What Is A Botanist?

Botanists study the identification and classification of plant life, the structure and function of plant parts, the biochemistry of plant processes, and/or the causes and cures of plant diseases.

What Do Botanists Do?

  • Research and classify plant species and communities
  • Conduct experiments examining plant growth and species interactions
  • Research processes and chemicals in the cells and DNA of plants
  • Develop productive, disease resistant crops
  • Grow, care for, and conduct experiments at botanical gardens, museums, etc.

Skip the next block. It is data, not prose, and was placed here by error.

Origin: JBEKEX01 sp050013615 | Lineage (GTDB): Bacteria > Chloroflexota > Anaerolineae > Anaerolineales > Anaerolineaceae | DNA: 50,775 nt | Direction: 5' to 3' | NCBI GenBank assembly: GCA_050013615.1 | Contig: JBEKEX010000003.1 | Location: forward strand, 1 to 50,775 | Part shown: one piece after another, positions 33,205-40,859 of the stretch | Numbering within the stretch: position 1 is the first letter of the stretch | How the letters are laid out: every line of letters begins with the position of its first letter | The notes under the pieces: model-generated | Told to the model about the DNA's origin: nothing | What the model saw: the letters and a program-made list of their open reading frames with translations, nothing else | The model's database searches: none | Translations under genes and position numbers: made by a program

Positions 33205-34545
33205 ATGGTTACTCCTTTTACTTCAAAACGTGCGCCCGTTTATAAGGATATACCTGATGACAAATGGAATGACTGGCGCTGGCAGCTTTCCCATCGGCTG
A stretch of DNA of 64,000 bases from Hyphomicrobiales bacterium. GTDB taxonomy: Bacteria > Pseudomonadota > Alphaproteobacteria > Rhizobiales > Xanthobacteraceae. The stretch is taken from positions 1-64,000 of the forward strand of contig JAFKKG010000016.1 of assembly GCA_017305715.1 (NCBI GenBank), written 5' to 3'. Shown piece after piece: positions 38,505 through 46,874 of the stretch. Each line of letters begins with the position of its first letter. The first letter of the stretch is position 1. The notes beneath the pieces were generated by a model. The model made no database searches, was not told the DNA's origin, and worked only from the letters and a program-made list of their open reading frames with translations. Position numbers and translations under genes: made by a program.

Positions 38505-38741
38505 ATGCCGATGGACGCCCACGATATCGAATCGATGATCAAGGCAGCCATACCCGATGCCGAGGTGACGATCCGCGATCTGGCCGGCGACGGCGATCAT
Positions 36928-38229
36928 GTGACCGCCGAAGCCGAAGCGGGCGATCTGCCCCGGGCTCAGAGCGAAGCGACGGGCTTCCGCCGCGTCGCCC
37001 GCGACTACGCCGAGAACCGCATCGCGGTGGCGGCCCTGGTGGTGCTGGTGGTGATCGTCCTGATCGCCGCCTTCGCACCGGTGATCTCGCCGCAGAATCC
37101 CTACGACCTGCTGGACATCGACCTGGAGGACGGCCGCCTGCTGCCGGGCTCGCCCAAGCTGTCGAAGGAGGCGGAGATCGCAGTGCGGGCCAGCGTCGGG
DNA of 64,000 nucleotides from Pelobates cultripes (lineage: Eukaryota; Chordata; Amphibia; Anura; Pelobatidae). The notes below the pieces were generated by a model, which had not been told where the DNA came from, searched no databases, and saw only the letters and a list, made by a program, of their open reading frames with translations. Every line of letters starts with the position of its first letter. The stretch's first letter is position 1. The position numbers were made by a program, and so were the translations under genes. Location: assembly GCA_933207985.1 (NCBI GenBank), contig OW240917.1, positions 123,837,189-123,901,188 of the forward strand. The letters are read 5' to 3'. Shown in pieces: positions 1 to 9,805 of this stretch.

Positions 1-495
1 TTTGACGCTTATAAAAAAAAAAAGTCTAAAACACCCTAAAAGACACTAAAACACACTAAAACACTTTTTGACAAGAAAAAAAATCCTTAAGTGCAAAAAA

Where Do Botanists Work?

Commonly botanists work for universities or research institutions. These positions are as professors or researchers. The public sector employs botanists at both state and federal levels. These positions are found in natural resource agencies such as the U.S. Natural Resources Defense Council (NRDC). Museums, botanical gardens and parks will also employ botanists.


As with many fields of study, a Ph.D. is required to be a professor at a university. A Ph.D. or Master's degree is commonly required to do independent research at a private institution or for a government agency. A Bachelor's degree in botany or plant sciences provides a solid foundation for graduate study and also qualifies an individual to work as a laboratory or field technician.

For more information visit: The Botanical Society of America

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